So much emphasis today is placed upon the societal "ideals" of feminine attraction. From a very young age, women are conscious of the need for being accepted as a "beauty." In order to reach this goal, they spend huge amounts of time and money to become a collection of beautiful parts. Many devote too much time to "becoming someone" with model-like features, a person nature did not intend them to become.

For example, a woman grows up with mounds of widely endorsed products she regularly uses to enhance each feature of her body. Many ladies are not satisfied until they believe they have honed their physiques and features into the closest match to an unrealistic and indefectible model of attraction they see in magazines and in film. In doing so, they chase fantasy, a distortion that isn't necessarily wholesome.

I doubt if men, especially, will ever stop their pursuit of staring at women's parts. We are simple creatures focused on sports, beer, and T&A who are obsessed with testosterone-driven images. Show us a "part" and we will make fools of ourselves trying to press the lovely picture indelibly into out weak memories.

Do men stare at women? Undoubtedly. Songwriters have written lyrics to "girl watching." Mark Ireland, spokesman for Kodak Lens Vision Centers, and his researchers found in a poll of 3,000 people that the average man will spend almost 43 minutes a day staring at 10 different women. That adds up to 259 hours - almost 11 days - each year, making a total 11 months and 11 days between the ages of 18 and 50.

("Men Spend a Year Staring at Women." The Telegraph. August 04, 2009)

 
It is amazing that females are just as bad as parts-driven males to judge the "junk" of others within their species. Could it be that the gals are so bent on comparison that they wish to keep a list of their standing in a race for acceptance? In other words, do girls constantly compete against each other in their own public beauty contest?

I'm a man. Don't ask me. But, maybe this "contest" is the preferred sport of women, a "skin" sport that seeks competition and finds rewards in recognition.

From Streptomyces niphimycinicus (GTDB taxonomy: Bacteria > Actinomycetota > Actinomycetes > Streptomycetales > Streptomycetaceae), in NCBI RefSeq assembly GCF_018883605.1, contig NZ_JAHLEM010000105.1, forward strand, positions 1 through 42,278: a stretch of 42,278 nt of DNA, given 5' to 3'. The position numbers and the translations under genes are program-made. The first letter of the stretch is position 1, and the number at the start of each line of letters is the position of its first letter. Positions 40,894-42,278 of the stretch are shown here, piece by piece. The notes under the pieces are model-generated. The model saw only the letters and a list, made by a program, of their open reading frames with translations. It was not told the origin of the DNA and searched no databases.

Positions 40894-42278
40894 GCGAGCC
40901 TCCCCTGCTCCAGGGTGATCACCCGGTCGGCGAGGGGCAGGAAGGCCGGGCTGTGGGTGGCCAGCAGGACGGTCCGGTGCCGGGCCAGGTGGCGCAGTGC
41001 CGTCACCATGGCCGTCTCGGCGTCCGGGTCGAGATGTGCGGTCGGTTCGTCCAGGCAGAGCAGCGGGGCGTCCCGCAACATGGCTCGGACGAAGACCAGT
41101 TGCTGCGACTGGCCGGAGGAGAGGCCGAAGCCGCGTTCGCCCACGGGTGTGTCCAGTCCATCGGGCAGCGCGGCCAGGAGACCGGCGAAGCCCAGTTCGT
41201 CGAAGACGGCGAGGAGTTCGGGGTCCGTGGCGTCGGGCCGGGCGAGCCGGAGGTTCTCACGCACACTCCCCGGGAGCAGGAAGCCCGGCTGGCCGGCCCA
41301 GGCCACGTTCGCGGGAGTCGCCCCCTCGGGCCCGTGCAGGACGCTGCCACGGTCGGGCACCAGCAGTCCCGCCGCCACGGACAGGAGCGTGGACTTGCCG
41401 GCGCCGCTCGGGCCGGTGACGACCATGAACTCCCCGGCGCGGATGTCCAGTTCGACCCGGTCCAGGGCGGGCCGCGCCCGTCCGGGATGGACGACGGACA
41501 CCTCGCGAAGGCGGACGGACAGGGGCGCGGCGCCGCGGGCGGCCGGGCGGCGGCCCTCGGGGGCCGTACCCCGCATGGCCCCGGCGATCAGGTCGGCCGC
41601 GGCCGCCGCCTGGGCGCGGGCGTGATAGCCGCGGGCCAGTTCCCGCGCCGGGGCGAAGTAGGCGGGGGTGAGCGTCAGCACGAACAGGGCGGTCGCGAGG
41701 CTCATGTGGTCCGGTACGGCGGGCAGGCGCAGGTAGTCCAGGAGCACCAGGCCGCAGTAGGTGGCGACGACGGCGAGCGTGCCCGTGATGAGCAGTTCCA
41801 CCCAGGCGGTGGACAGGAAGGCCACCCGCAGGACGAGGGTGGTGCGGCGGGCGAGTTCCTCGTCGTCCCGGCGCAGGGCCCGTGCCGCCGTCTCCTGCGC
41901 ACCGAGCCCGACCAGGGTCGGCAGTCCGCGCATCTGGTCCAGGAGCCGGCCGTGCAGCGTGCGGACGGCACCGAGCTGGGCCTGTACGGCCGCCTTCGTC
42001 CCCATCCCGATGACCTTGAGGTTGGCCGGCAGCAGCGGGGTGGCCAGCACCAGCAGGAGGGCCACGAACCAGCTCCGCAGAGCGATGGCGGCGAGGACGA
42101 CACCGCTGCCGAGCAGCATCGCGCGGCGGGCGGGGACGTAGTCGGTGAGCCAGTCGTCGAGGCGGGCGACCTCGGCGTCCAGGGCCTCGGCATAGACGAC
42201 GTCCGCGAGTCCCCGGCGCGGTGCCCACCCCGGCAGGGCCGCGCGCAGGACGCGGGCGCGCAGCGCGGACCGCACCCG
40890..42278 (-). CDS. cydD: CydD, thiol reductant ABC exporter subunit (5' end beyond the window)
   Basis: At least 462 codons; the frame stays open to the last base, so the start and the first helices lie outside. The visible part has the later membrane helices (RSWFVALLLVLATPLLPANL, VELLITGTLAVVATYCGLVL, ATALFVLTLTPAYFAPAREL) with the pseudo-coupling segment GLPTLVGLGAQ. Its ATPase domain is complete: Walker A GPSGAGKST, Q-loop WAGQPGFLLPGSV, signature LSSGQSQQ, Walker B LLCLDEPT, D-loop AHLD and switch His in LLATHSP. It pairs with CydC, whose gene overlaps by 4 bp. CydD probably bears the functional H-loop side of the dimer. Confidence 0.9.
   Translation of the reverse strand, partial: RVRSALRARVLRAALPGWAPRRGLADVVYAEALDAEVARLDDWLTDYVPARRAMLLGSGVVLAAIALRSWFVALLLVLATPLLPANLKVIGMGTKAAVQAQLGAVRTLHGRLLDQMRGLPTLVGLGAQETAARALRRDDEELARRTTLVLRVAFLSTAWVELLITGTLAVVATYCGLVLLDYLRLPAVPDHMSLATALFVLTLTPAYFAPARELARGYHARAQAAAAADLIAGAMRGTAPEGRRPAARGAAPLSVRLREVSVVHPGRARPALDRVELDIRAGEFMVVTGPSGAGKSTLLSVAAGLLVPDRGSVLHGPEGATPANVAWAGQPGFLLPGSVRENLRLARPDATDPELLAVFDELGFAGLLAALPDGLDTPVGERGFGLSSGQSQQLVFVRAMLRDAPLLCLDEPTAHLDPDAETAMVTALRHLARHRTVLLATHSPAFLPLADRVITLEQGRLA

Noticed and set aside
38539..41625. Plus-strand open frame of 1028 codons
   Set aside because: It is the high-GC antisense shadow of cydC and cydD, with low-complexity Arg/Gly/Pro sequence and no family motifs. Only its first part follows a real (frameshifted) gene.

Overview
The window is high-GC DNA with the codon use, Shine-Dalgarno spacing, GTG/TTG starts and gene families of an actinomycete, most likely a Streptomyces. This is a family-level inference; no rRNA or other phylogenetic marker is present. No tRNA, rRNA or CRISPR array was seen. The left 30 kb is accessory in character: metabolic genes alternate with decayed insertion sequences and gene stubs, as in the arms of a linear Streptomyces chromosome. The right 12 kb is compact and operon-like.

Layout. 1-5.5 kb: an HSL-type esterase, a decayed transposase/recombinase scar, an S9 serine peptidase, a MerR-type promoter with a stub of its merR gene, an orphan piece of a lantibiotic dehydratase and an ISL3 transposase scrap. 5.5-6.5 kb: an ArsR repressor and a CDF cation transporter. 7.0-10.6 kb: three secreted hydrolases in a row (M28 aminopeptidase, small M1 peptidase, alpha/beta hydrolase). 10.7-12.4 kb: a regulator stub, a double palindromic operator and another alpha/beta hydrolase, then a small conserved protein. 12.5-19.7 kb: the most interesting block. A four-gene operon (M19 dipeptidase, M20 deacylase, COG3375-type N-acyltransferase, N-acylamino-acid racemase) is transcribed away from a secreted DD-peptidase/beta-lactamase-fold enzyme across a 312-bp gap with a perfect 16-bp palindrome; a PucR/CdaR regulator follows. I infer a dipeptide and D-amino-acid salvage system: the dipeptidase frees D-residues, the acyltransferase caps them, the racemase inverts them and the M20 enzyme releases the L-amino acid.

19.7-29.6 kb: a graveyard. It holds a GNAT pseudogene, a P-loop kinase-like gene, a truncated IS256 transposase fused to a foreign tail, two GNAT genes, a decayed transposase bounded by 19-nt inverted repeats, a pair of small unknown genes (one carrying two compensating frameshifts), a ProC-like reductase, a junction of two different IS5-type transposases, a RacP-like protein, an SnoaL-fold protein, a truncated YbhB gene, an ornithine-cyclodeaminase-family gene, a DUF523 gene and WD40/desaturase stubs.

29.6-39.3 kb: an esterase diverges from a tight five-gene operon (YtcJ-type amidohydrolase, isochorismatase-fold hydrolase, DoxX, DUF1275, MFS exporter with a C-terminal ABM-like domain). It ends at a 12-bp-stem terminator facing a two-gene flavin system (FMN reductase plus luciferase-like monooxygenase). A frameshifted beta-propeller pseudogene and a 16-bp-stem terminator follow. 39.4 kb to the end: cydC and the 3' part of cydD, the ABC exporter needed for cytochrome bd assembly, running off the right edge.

I must admit I love female parts, and I am guilty as the next man of looking at them. This doesn't make me different from other American males, does it? I know some men claim they don't ogle or even admire the machinery of a beautiful woman. I tend to worry about the genetics of these guys and wonder if they are lying just to boost their gentlemanly reputations.


Anyway, I do think beautiful eyes, lips, and hands are very sensual features, especially when a woman combines them with her feminine flexibility and natural, healthy physique to accentuate these "parts." In a dumb sports analogy, it's kind of like athletes without all the essential tools learning to manipulate their best features and skills so as to be invaluable in their roles. Nothing is hotter than a sexy woman "in motion."

And, who can measure the beauty of the attractive smile, the sultry voice, and the sweet soul of a genuine female? These "parts" can be just as alluring as popular erogenous zones. OK, OK ... I'm guilty of objectification to the degree of believing I do find attractive women have some features that "pull my eyes" and stimulate my imagination. I just don't think many women realize men possess a great variety of tastes and most find no single model of a female the "best."


I knew a woman, lovely in her bones,
When small birds sighed, she would sigh back at them;
Ah, when she moved, she moved more ways than one:
The shapes a bright container can contain!
Of her choice virtues only gods should speak,
Or English poets who grew up on Greek
(I'd have them sing in chorus, cheek to cheek.)


How well her wishes went! She stroked my chin,
She taught me Turn, and Counter-turn, and stand;
She taught me Touch, that undulant white skin:
I nibbled meekly from her proffered hand;
She was the sickle; I, poor I, the rake,
Coming behind her for her pretty sake
(But what prodigious mowing did we make.)
 

Love likes a gander, and adores a goose:
Her full lips pursed, the errant note to seize;
She played it quick, she played it light and loose;
My eyes, they dazzled at her flowing knees;
Her several parts could keep a pure repose,
Or one hip quiver with a mobile nose
(She moved in circles, and those circles moved.)


Let seed be grass, and grass turn into hay:
I'm martyr to a motion not my own;
What's freedom for? To know eternity.
I swear she cast a shadow white as stone.
But who would count eternity in days?
These old bones live to learn her wanton ways:
(I measure time by how a body sways.)